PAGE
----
UPDATE (03.20.2021): Post lightly edited for clarity. Because NYTIP is still a work in progress, I’m removing language referring to recommended plans, and instead listing the options I’m currently considering.
Welcome back to my ongoing NYTIP series! In the comments section of my post on SAS Phase 2X, commenter mrsman gave some interesting commentary about alternate de-interlining strategies (also see this Reddit thread). It got me thinking about how to handle the Astoria/Broadway and South Brooklyn de-interlining in the absence of a new yard north of Astoria – Ditmars Blvd station. Let’s explore, shall we?
UPDATE (05.19.2021): I will include the M extension to Kew Gardens Hills in NYTIP (again), so I’ve updated this post accordingly.
Welcome to my ongoing NYTIP series! Recall my three-point plan to fix the NYC Subway – enhance, extend, and expand. Though I started talking about subway extensions recently, I’m circling back to point one – enhance – to address some low-hanging fruit.
[taste and see!]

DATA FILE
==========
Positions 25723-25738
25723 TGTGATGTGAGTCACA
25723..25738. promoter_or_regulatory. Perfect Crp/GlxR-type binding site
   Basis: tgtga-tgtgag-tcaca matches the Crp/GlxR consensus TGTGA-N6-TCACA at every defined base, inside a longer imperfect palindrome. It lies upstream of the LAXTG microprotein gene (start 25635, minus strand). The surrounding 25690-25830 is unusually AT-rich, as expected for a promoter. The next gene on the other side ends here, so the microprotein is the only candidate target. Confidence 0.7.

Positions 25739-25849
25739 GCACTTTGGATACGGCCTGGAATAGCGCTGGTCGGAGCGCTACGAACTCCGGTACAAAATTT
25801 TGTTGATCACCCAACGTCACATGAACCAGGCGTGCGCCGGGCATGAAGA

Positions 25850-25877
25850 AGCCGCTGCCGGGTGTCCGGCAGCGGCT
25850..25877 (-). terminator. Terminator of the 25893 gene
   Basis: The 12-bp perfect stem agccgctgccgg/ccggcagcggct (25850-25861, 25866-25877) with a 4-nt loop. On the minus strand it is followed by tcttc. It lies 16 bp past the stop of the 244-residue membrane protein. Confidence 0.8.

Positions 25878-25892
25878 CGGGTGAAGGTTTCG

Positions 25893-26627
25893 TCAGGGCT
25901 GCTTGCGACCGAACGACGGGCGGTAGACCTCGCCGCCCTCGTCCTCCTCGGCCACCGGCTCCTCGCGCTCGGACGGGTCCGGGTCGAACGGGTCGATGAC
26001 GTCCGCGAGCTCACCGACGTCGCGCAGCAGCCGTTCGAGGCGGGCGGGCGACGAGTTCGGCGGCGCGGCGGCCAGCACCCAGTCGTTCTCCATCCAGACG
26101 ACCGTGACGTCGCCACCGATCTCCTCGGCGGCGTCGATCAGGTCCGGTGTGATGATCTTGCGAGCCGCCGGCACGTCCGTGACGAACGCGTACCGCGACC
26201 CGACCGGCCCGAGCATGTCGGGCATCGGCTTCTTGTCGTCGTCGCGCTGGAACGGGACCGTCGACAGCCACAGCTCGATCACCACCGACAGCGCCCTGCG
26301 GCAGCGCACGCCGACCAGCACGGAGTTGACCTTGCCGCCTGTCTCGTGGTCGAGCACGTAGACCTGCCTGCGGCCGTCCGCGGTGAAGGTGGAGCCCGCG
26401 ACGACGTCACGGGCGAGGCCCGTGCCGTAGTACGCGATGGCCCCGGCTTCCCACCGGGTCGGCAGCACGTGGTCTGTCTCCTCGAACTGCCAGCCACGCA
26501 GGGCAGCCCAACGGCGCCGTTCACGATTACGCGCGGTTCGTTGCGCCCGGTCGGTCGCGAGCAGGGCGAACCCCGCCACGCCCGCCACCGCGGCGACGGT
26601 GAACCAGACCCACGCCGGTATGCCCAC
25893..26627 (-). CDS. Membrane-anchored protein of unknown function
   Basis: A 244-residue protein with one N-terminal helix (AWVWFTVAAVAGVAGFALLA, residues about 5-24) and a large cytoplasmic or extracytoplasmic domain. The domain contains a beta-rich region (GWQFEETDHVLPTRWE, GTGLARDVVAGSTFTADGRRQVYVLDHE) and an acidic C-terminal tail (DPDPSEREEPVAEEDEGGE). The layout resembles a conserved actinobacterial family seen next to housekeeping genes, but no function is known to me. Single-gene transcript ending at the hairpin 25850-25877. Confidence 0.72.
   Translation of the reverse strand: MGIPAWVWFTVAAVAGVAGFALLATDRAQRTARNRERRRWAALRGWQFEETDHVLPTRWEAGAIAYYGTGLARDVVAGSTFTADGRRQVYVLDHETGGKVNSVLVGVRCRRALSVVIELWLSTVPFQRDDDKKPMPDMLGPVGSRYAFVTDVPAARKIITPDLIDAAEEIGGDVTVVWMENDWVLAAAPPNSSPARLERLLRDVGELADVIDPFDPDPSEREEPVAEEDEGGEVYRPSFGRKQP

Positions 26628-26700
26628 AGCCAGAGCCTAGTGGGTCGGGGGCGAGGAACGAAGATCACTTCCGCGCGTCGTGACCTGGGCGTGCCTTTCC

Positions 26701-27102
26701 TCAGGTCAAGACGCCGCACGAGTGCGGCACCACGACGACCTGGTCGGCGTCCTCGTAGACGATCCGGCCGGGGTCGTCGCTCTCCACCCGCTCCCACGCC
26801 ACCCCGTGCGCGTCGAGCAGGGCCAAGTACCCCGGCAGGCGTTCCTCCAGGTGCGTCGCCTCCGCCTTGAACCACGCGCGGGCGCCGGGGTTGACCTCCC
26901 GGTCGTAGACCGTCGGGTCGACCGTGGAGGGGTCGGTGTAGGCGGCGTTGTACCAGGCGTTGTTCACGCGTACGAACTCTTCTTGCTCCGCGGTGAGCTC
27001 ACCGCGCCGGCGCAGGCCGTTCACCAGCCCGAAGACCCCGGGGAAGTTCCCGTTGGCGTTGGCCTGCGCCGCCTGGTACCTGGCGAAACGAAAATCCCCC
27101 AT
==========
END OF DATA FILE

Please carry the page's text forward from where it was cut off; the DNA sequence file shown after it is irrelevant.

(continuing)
UPDATE (04.06.2021): Post revised with additional commentary.
Welcome back to my ongoing NYTIP series! Throughout this series, I fleshed out point 1 of my three-point plan to improve the NYC Subway – enhance. In this post, I’ll discuss overnight service and subway system maintenance.
[Travel with me…]
UPDATE (05.19.2021): Post revised to include the M train extension to Kew Gardens Hills in the enhanced NYC subway.
Welcome back to my ongoing series on the New York Transportation Improvement Plan (NYTIP)! When I introduced NYTIP, I outlined a three-point plan for fixing the NYC Subway system: enhance, extend, and expand. This post summarizes the last five posts, which addressed the first point – enhance.
UPDATE (03.19.2021): Post substantially updated for clarity. Because NYTIP is still a work in progress, I’m removing language referring to recommended plans, and instead listing the options I’m currently considering.
In my last post, I discussed the South Brooklyn de-interlining. So far, the de-interlining plans contemplated by NYTIP involve simple swaps. In this part, we’ll explore the Broadway (N, Q, R, and W) and Queens Boulevard (E, F, M, and R) lines; while de-interlining the former is trivial, the latter is much more challenging.
[Let’s dive in!]